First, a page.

Misreading Iran's Election
The Washington Times, Editorial:
Rarely has more misinformation been written or stated on one subject than is the case with Friday's runoff election in Iran. READ MORE
Throughout the past week, we have been treated to myriad analyses purporting to tell us important things about the two candidates in the runoff: Mahmud Ahmadinejad, variously described as the "hardline" or the "conservative" mayor of Tehran, who won the runoff election with nearly 62 percent of the vote over the "moderate" Ali Akbar Hashemi Rafsanjani, who served as president from 1989 to 1997, who won only about 37 percent.
Supposedly, we are told, Mr. Rafsanjani's victory would have been a good thing, because he is a moderate and reformer who the European Union could reach an accommodation with over Iran's nuclear program. Never mind the fact that, as president, he personally approved the murders of Iranian dissidents in Europe. Never mind all the corruption he employed in making himself a multimillionaire. Never mind the cavalier comment he made in December 2001 suggesting that Muslims would benefit from a nuclear-weapons exchange with Israel.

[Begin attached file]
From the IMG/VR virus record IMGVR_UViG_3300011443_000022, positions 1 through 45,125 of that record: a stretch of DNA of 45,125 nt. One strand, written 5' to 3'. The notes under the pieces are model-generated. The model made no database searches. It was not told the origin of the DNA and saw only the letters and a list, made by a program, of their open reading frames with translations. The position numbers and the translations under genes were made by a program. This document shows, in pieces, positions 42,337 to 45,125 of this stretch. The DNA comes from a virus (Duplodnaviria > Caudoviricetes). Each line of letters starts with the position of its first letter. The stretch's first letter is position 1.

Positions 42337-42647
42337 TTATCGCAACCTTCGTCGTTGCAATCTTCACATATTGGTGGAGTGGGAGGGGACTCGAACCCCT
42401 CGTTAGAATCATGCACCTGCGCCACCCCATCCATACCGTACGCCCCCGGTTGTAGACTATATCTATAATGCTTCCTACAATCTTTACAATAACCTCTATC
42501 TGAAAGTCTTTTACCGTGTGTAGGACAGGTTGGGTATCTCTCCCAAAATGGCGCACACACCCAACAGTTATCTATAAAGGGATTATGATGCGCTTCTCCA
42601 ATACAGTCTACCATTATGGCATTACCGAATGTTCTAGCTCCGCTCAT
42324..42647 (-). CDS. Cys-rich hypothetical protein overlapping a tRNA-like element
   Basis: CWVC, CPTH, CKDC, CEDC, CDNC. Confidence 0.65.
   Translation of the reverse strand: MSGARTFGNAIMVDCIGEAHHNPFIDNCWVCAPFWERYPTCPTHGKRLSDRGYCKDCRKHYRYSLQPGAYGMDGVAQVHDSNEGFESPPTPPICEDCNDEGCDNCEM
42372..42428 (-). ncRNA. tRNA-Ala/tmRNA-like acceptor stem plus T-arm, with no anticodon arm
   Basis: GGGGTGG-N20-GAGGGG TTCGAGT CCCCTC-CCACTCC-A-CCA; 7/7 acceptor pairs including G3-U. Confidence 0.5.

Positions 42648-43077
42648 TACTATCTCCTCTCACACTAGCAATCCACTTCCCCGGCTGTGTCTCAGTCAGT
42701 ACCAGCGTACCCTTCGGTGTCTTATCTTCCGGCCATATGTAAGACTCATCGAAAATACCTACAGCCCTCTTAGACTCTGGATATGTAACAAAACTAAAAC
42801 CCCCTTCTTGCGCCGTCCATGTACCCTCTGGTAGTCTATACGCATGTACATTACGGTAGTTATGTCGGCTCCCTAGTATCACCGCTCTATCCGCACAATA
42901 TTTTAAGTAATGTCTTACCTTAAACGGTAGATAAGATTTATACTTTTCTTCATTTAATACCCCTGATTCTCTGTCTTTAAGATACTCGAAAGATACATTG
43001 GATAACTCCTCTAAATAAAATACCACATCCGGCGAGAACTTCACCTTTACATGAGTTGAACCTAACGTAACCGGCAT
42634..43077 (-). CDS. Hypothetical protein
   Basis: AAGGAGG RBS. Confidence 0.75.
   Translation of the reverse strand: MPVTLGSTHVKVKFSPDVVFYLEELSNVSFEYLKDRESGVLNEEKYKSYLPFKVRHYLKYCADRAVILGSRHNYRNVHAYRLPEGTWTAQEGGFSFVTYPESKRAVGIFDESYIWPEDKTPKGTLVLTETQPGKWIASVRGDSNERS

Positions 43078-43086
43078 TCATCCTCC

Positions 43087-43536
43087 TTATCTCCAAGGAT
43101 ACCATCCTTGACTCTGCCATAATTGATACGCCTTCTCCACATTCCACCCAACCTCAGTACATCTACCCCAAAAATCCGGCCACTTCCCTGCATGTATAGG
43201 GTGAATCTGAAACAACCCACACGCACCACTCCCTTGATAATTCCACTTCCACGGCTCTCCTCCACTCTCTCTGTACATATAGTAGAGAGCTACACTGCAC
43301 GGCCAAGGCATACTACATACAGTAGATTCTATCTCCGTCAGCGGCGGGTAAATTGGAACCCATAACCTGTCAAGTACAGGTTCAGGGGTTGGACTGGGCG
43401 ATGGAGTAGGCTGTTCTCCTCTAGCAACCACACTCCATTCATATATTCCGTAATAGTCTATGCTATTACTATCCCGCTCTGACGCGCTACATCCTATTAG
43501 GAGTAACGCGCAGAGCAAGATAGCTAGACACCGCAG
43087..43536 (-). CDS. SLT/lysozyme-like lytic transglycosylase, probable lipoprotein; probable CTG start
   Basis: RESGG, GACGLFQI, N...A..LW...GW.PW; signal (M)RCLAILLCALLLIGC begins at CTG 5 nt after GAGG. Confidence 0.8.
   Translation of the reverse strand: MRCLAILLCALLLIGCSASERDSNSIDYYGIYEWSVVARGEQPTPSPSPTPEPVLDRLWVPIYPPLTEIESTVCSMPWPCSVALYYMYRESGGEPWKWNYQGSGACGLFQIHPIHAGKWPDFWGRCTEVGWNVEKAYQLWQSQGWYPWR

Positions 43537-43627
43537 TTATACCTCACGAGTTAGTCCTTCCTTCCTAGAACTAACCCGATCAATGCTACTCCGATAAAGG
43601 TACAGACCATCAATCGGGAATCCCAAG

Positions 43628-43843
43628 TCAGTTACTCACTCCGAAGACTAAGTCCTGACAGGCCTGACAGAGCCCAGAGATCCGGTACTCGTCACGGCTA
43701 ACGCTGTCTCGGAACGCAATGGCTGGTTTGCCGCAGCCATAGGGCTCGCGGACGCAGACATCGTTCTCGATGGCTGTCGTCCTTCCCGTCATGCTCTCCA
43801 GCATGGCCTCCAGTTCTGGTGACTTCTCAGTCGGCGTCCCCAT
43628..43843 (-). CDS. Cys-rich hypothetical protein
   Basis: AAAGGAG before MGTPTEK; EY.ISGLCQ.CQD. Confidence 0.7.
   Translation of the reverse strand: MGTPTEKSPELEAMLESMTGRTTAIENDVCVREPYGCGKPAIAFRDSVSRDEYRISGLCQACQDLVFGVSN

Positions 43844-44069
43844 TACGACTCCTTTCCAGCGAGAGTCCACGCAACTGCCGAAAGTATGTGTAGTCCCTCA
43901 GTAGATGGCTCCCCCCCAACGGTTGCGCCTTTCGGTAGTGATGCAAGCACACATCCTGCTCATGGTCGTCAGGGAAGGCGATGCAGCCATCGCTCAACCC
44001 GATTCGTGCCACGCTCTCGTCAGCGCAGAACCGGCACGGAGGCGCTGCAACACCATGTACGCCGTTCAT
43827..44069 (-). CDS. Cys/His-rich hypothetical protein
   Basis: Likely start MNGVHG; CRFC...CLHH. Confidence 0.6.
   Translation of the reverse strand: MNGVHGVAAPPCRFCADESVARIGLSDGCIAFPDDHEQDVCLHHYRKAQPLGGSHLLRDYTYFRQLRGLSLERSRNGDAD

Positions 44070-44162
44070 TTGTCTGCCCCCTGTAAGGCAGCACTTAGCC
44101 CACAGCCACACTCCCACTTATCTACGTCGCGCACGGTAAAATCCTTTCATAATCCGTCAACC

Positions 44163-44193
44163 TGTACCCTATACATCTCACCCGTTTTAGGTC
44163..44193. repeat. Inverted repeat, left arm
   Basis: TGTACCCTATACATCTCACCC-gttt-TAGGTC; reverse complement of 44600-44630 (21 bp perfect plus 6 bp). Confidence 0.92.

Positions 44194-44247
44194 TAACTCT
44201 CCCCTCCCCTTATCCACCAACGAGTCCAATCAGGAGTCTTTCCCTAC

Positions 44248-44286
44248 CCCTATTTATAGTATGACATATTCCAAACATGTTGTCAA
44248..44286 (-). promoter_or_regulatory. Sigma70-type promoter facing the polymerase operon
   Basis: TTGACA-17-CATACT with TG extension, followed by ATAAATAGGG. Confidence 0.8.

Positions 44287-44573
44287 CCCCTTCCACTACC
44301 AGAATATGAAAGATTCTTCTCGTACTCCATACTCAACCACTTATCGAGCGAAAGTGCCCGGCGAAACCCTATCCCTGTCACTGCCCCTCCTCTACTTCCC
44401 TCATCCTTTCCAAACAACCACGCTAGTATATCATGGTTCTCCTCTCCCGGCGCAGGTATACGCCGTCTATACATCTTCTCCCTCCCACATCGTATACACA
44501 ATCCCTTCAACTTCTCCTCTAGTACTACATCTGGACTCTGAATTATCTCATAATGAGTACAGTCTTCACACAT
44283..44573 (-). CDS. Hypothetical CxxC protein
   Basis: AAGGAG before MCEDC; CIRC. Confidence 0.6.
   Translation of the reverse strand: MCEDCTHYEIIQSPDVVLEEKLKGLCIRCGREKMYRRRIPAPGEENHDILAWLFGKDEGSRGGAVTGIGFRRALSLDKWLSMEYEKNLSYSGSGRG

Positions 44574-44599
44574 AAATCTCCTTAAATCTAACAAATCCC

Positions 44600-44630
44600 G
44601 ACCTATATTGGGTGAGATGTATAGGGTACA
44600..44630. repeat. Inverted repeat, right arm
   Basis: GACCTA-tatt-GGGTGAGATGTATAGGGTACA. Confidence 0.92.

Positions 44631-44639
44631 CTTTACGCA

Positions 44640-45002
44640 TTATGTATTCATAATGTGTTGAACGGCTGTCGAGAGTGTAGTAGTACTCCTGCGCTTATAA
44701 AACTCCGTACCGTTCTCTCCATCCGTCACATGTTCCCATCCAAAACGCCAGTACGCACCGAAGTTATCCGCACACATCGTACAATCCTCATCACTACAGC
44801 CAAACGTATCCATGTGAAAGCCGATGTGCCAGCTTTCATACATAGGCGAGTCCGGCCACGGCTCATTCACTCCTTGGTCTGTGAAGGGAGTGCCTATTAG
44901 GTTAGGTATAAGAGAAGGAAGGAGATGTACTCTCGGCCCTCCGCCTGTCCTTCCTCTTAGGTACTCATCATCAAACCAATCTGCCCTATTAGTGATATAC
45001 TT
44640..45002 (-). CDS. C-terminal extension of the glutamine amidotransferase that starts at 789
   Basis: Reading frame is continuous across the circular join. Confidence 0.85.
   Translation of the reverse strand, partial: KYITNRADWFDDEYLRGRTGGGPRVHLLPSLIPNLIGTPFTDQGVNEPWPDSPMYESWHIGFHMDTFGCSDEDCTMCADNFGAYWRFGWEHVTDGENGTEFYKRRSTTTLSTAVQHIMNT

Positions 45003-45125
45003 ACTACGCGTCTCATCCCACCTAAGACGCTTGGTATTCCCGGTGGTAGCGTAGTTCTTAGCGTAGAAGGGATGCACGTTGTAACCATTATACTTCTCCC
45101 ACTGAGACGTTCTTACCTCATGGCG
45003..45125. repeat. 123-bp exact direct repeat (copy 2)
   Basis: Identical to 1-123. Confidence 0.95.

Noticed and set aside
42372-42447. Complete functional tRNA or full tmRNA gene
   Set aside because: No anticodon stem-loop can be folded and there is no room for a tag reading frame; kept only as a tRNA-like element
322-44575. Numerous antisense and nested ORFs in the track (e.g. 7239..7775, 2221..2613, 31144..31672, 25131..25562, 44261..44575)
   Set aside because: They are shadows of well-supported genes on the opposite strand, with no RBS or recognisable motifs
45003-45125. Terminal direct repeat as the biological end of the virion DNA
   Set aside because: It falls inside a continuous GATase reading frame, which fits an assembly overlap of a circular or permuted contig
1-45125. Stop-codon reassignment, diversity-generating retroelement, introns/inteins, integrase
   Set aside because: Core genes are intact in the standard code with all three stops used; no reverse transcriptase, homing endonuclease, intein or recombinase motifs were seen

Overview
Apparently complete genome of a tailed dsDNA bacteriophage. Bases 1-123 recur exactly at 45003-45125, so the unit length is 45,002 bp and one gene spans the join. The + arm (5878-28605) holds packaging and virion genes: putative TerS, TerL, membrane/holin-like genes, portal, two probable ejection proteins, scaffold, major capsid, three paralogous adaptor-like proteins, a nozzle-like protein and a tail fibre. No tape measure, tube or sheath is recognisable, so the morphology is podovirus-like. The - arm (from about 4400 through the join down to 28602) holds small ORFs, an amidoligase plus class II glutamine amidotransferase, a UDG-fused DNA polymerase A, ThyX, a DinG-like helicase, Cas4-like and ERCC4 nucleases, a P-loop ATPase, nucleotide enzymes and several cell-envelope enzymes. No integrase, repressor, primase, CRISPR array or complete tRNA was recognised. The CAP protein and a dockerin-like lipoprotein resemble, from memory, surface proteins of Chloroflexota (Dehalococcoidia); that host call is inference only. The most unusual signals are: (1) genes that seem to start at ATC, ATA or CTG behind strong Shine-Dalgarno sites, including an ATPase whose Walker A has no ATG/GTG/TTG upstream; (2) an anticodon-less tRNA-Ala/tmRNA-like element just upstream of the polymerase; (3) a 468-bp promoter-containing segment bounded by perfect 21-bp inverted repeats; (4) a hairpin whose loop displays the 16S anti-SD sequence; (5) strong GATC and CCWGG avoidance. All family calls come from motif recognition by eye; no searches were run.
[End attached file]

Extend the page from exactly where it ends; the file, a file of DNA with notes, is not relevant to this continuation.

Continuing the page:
On the other hand, we were told, a victory for Mr. Ahmadinejab would usher in a generation of almost limitless darkness, as he and his fellow malevolent conservatives ushered Iran back to the Dark Ages. So, in mid-week, readers of newspapers like the New York Times were treated to a breathtaking revelation about Mr. Ahmadinejab: His wife and child use the Internet a great deal, and he therefore may not be determined to do what the mullahcrats in Tehran have been trying to do: censor the Internet or shut it down.
In truth, so much of this is rubbish and disinformation. The country's supreme leader, the Ayatollah Khamenei, remains firmly in charge of the country -- exactly as he would have been had Mr. Rafsanjani won the other day. The pop analysis aside, the election will have no effect on Iran's weapons of mass destruction or its role in supporting terrorism.